It’s a truism that people get more conservative as they get older. A corollary of that is that older people tend to be more Eurosceptic – something emphatically borne out by the results of the Brexit referendum.
Among the arguments pushed by campaigners for a ‘People’s Vote’ (or ‘second referendum’) is that younger people overwhelmingly supported remaining in the EU, and they are the ones who will spend most of their lives dealing with Brexit, therefore they ought to get a second vote.
Some go further and suggest that there has already been enough of a demographic shift since 2016 to tilt the balance in Remain’s favour, and that we therefore ought to re-run the vote because the result would definitely be different.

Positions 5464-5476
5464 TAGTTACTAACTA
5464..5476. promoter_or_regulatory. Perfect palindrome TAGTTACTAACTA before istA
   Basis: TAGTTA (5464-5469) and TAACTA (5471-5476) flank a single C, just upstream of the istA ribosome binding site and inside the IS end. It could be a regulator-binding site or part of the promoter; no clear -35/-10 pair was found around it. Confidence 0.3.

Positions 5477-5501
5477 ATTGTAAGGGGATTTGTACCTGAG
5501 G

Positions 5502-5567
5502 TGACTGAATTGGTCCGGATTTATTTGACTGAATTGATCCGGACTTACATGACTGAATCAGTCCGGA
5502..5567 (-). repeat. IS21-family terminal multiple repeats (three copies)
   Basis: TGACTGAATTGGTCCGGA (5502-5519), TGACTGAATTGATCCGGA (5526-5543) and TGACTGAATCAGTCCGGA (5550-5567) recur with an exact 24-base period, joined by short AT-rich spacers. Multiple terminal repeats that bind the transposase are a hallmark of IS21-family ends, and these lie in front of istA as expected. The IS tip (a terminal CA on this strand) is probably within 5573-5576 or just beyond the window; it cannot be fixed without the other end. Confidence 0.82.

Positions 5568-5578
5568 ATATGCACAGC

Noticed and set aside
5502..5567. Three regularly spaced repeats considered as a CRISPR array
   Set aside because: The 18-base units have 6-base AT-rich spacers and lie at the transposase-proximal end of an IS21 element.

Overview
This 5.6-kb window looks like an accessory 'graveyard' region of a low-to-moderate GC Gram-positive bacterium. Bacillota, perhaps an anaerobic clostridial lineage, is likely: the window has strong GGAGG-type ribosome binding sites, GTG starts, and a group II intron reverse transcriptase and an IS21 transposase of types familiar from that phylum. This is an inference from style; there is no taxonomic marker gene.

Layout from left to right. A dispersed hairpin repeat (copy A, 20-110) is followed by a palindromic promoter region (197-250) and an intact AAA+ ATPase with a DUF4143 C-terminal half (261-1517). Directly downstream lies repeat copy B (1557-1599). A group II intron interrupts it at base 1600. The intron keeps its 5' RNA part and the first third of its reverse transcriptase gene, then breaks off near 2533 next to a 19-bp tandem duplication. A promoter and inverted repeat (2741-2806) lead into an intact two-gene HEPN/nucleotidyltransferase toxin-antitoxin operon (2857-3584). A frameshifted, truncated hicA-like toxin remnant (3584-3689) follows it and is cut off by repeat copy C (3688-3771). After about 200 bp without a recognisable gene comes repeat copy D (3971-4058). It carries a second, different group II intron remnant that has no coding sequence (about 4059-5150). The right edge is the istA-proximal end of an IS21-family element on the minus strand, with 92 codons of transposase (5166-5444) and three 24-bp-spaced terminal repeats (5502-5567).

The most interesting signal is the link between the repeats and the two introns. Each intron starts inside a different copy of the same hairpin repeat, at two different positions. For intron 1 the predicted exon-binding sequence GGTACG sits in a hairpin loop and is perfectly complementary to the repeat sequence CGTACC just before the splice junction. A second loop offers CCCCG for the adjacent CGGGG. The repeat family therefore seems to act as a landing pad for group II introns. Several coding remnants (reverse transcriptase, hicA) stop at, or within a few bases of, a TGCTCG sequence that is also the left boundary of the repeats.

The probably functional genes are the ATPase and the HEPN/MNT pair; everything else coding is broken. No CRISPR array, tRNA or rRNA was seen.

An intriguing new paper provides some useful analysis of how this argument might develop in the years to come. Researchers Barry Eichengreen, Rebecca Mari and Gregory Thwaites have sifted through some 100,000 different data points spanning cohorts of voters from 1963 to 2017 to try to understand how ageing and when someone was born affects their views.
Unsurprisingly, they find that the “most UK recent cohorts are more pro-EU than their immediate (baby boomer) predecessors”. But interestingly, the generation before the boomers, i.e. those who lived through the Second World War as adults, also tended to be more pro-European — a reminder that the relationship between age and political outlook is not a simple one.